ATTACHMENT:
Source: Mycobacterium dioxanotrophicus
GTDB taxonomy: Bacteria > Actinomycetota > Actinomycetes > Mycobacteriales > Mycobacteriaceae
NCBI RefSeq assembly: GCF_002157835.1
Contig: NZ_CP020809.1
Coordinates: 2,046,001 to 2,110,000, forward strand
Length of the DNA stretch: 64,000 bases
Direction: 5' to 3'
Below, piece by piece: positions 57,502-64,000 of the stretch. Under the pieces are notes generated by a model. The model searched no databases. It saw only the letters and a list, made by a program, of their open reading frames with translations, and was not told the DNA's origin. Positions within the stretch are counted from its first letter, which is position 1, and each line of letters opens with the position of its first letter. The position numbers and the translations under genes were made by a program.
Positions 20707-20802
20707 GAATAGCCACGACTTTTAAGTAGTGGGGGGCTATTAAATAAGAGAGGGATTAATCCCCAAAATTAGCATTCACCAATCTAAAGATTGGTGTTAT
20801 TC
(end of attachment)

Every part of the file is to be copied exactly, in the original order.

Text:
Source: Mycobacterium dioxanotrophicus
GTDB taxonomy: Bacteria > Actinomycetota > Actinomycetes > Mycobacteriales > Mycobacteriaceae
NCBI RefSeq assembly: GCF_002157835.1
Contig: NZ_CP020809.1
Coordinates: 2,046,001 to 2,110,000, forward strand
Length of the DNA stretch: 64,000 bases
Direction: 5' to 3'
Below, piece by piece: positions 57,502-64,000 of the stretch. Under the pieces are notes generated by a model. The model searched no databases. It saw only the letters and a list, made by a program, of their open reading frames with translations, and was not told the DNA's origin. Positions within the stretch are counted from its first letter, which is position 1, and each line of letters opens with the position of its first letter. The position numbers and the translations under genes were made by a program.
Positions 20707-20802
20707 GAATAGCCACGACTTTTAAGTAGTGGGGGGCTATTAAATAAGAGAGGGATTAATCCCCAAAATTAGCATTCACCAATCTAAAGATTGGTGTTAT
20801 TC